eral Arrangements To Borrow, designed to provide
the IMF with additional currencies.

JANUARY 2, 1967


a practical basis the sensible suggestions of
Working Party III in its report on the ad-
justment process. Other improvements in the
monetary system may well be considered.
As the fruitful and promising proposals of
recent years approach the point of decision
through the tested machinery of the Interna-
tional Monetary Fund, these possibilities
should also be examined.

The debate over monetary policy, like
many other aspects of economics, sometimes
takes on a moral cast.. We have gotten over
the puritanical conviction that periods of
depression and unemployment were good for
our characters. But we still sometimes talk
as if the balance of payments were a totem
to be worshipped, not an economic reality
like others to be controlled in the interest
of the general welfare. Not all balance-of-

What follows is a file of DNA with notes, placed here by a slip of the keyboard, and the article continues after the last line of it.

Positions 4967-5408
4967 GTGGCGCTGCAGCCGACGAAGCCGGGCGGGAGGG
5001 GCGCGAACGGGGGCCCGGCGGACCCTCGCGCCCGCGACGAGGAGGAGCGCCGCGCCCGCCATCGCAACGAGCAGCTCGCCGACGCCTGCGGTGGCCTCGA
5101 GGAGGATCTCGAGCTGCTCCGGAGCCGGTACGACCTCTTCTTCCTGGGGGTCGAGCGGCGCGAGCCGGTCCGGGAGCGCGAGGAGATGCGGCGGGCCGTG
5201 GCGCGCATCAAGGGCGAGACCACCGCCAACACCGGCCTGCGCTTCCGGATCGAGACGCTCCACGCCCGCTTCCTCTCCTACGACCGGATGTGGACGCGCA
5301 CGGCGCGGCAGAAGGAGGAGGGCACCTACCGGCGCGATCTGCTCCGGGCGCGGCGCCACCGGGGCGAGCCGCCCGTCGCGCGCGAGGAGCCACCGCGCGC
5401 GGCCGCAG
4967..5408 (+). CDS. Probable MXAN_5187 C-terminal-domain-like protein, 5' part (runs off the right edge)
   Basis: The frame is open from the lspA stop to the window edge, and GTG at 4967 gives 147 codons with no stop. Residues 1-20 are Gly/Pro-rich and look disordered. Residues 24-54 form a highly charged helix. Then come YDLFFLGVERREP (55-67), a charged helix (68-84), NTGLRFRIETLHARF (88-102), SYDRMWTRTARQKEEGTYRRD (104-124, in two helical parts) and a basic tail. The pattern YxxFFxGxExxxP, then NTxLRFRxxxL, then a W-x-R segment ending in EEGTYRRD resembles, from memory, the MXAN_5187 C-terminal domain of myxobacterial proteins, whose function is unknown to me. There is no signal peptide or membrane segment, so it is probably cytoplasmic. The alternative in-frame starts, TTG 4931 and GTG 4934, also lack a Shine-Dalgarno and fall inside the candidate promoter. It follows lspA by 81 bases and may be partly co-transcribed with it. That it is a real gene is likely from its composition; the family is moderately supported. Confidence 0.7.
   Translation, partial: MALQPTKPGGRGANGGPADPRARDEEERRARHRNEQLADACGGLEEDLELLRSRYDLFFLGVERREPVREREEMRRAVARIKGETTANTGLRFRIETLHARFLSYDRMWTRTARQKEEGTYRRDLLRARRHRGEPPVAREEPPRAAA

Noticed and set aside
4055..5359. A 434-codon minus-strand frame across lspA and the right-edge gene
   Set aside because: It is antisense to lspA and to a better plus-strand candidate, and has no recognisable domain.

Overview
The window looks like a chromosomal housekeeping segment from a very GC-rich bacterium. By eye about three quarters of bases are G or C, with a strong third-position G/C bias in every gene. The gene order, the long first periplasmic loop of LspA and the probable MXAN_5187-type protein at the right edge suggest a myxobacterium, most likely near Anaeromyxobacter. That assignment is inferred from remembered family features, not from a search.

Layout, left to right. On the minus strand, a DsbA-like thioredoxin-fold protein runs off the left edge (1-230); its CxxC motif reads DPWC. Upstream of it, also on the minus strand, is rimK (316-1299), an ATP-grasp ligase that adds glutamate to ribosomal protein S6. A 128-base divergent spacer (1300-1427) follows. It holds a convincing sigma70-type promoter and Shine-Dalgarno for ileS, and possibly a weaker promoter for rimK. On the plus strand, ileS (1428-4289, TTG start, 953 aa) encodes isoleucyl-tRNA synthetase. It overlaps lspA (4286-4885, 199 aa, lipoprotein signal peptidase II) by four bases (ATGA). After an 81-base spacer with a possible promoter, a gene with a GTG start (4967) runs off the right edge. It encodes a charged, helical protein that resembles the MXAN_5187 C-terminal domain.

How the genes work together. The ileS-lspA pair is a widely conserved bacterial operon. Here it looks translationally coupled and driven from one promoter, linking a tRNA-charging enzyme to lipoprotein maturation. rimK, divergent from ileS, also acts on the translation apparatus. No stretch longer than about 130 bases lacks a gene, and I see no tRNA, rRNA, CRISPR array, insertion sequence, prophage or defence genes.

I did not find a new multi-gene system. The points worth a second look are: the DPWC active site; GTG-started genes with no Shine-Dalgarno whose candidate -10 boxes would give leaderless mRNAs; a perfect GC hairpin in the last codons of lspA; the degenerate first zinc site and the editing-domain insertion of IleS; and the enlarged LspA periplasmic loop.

payments deficits or surpluses are sinful or
harmful to the legitimate economic interests
of other countries. I hope and believe we are
learning to confront this fact as a fact with-
out raising the temperature of international


Press release 280 dated November 25

I should like to say a few words now
about East-West relations or more specifi-
cally about the part the OECD might play
in the task of closing the breach that has ex-
isted between Western and Eastern Europe

Online LibraryUnited States. Dept. of State. Office of Public CoDepartment of State bulletin (Volume v. 56, Jan- Mar 1967) → online text (page 11 of 90)